LiftBuild, a wholly owned subsidiary of Barton Malow, has lifted the final floorplate on the Exchange Building in downtown Detroit’s Greektown neighborhood, capping 14 total floorplate lifts plus the roof plate.
The Exchange tower in Detroit is nearly finished, being 207 ft (63m) tall, it is a proof of concept for an advanced modular construction technique. Its floors were each pre-built on the ground, then hoisted up on central spines and installed from the top down.
Liftbuild’s construction system is a hyper-modular version of a “lift slab” technique that has its roots back in the early 1950s. Though, it works something like this:
First, the foundations are prepared, and a number of central spines are built, housing stairs and elevators, to the full height of the building. Then, each floor beginning with the roof is built close to the ground, from the steel frame and concrete slab to the facade, flooring, any walls, electrics, plumbing, fire protection, ducting, etc.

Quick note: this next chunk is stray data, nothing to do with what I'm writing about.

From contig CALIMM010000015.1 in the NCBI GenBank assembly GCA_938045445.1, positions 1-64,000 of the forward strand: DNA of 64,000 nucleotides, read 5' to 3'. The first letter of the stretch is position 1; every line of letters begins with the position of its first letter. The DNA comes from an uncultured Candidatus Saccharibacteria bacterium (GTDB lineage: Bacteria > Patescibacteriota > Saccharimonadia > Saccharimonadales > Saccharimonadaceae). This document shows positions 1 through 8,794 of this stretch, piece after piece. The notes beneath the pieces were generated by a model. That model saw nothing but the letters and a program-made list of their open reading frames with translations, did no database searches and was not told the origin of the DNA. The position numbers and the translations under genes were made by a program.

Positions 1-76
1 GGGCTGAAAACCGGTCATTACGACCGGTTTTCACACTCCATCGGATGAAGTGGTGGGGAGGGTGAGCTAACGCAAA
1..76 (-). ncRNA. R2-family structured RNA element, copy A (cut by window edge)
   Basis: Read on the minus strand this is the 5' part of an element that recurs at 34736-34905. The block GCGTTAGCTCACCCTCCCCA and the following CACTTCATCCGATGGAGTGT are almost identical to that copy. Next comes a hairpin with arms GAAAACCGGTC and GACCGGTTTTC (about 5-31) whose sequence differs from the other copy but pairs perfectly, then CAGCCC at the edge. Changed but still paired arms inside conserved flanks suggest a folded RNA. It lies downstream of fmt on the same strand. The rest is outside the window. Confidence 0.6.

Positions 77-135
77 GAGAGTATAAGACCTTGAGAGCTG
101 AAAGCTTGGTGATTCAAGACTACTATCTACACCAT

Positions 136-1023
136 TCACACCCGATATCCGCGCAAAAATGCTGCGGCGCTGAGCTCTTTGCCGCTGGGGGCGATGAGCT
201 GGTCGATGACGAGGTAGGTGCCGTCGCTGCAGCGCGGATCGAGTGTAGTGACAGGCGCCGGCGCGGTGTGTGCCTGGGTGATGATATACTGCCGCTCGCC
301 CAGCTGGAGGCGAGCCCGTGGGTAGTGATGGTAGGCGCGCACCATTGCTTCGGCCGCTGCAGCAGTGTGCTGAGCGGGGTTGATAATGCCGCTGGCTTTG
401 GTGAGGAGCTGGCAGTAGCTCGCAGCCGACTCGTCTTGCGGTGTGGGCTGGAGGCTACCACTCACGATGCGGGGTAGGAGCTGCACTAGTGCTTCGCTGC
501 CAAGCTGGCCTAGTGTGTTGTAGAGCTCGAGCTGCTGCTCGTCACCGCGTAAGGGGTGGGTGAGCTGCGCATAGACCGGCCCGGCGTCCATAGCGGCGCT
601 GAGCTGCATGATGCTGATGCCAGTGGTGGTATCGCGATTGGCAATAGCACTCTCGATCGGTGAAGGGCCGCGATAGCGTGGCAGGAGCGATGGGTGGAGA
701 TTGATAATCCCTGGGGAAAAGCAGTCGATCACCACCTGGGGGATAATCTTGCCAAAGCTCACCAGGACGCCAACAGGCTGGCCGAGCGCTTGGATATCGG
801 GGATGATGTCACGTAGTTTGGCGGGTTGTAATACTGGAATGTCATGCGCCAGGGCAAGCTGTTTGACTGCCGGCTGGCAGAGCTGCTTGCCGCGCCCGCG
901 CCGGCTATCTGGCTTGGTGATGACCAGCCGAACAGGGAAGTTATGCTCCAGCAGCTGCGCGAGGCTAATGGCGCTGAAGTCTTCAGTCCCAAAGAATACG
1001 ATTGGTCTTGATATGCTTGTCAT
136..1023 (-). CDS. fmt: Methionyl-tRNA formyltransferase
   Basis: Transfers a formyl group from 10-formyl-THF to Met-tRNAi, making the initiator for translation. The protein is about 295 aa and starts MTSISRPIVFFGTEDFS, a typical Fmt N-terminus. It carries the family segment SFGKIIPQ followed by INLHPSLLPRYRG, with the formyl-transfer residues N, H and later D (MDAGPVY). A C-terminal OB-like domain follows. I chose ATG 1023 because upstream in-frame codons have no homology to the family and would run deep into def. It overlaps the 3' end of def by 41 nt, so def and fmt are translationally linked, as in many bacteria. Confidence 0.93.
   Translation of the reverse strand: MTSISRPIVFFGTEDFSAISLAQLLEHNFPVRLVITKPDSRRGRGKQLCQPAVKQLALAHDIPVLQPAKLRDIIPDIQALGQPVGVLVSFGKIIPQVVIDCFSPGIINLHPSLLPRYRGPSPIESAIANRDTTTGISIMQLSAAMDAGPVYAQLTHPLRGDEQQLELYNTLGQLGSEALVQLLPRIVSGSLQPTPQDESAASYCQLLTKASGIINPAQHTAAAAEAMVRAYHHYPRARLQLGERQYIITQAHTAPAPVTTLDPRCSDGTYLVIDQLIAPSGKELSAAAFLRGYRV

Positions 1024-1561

And of course, it should make these things cheaper and faster to put up; Liftbuild says as much as 10-20% cheaper, and up to 50% quicker than regular construction, using significantly fewer workers, although it’ll need to prove these claims out in subsequent builds as its methods improve and its construction partners and contractors find ways to use the system optimally.
Either way, there’ll certainly be a lot less going up on cranes or getting carried up the stairs.
“We’re very pleased with the outcome of our first proof of concept for the LiftBuild technology,” says Joe Benvenuto, COO of LiftBuild. “The implementation of our proprietary methods has now been proven to produce the advantages we were anticipating, and we are confident that the results achieved at the Exchange Building will set the stage for a broader commercialization …”
The Exchange is a 16-story residential tower that will include 153 residential rental units, 12 for-sale condominiums, and ground-level opportunities for office and retail concepts. The building offers 166,000 square feet of space.
Apartment homes are located on floors two through 14, with condominium residences on floors 15 and 16. The Exchange is the first residential development in Greektown in some 60 years. A formal ribbon cutting will head the tenant move-in at Exchange which is scheduled for this summer.